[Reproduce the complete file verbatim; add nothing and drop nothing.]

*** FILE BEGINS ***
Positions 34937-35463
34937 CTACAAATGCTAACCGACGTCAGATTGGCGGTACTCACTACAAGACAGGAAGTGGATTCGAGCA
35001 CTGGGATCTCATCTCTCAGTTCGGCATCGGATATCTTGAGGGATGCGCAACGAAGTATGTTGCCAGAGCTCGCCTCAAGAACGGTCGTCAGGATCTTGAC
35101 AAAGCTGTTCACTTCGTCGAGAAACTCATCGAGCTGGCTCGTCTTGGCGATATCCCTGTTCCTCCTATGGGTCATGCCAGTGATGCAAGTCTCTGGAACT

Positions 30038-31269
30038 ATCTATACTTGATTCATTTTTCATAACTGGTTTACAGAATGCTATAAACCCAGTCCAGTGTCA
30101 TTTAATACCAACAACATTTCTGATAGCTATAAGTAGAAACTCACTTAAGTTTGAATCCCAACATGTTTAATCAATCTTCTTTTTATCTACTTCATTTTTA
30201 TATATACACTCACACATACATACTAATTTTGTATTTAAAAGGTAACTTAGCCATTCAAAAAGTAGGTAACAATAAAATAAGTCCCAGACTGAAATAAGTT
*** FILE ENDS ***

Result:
Positions 34937-35463
34937 CTACAAATGCTAACCGACGTCAGATTGGCGGTACTCACTACAAGACAGGAAGTGGATTCGAGCA
35001 CTGGGATCTCATCTCTCAGTTCGGCATCGGATATCTTGAGGGATGCGCAACGAAGTATGTTGCCAGAGCTCGCCTCAAGAACGGTCGTCAGGATCTTGAC
35101 AAAGCTGTTCACTTCGTCGAGAAACTCATCGAGCTGGCTCGTCTTGGCGATATCCCTGTTCCTCCTATGGGTCATGCCAGTGATGCAAGTCTCTGGAACT

Positions 30038-31269
30038 ATCTATACTTGATTCATTTTTCATAACTGGTTTACAGAATGCTATAAACCCAGTCCAGTGTCA
30101 TTTAATACCAACAACATTTCTGATAGCTATAAGTAGAAACTCACTTAAGTTTGAATCCCAACATGTTTAATCAATCTTCTTTTTATCTACTTCATTTTTA
30201 TATATACACTCACACATACATACTAATTTTGTATTTAAAAGGTAACTTAGCCATTCAAAAAGTAGGTAACAATAAAATAAGTCCCAGACTGAAATAAGTT